"2. Legal counsel has been made available to me. I voluntarily sign this application for discharge of my own free will."
10 U.S.C. Sec. 1553; 32 C.F.R. 865, subpart B
In view of this statement in plaintiff's application for review, the findings of the Discharge Board on AFHQ Form 0-2077, dated 29 Oct. 1968, appear too brief to comply with the requirements of 32 C.F.R. 865.105(a), requiring "written findings:"
"I was ordered & forced into signing my discharge for a fraudulent enlistment or else threatened with the Guard House & a Gen CM." "Prior conviction, Constitutional Use: In violation of the landmark case of Gideon v. Wainwright, 372, U.S. 335, 83 S.Ct. 792, 9 L.Ed.2d 799. No Counsel at that conviction."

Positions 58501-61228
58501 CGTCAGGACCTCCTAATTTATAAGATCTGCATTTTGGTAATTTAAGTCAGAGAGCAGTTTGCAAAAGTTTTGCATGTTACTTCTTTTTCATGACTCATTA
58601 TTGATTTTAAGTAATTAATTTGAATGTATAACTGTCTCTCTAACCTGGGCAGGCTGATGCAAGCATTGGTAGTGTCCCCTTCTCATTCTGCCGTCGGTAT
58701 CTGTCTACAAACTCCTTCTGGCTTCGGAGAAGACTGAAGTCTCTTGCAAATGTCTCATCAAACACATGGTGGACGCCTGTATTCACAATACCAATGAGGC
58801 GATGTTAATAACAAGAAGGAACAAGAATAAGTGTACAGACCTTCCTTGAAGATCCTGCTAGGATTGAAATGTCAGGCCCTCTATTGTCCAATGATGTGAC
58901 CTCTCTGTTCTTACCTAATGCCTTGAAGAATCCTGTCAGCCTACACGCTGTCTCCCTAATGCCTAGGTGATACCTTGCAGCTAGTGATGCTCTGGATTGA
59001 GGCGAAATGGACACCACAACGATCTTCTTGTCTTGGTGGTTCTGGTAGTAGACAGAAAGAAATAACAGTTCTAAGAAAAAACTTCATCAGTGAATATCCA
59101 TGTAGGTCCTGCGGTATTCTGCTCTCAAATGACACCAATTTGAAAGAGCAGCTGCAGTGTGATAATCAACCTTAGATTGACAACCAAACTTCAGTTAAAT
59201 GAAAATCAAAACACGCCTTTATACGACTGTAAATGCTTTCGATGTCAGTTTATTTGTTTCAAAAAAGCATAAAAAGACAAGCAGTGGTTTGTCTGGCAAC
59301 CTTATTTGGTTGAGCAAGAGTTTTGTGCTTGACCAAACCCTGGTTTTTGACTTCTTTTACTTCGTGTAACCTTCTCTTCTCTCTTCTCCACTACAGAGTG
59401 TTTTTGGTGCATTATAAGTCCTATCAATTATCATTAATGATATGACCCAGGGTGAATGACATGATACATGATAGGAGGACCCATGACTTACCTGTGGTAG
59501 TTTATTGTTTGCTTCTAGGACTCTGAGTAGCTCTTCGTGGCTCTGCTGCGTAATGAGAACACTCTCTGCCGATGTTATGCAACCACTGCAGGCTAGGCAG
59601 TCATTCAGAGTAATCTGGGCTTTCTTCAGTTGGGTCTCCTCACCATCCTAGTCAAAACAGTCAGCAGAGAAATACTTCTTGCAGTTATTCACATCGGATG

10 U.S.C. Sec. 1552; 32 C.F.R. 865, subpart A
While Ragoni did involve a court martial rather than an administrative discharge as here, this difference has no bearing on the jurisdictional issues as discussed above
See letter of 24 January 1969 at 4a and letter of March 7, 1969, enclosing DD Form 149
See Ashe v. McNamara, 355 F.2d 277 (1st Cir. 1965)
Middleton v. United States, 170 Ct.Cl. 36 (1965). See generally, Annot., 4 A.L.R.Fed. 343, 368 (1970)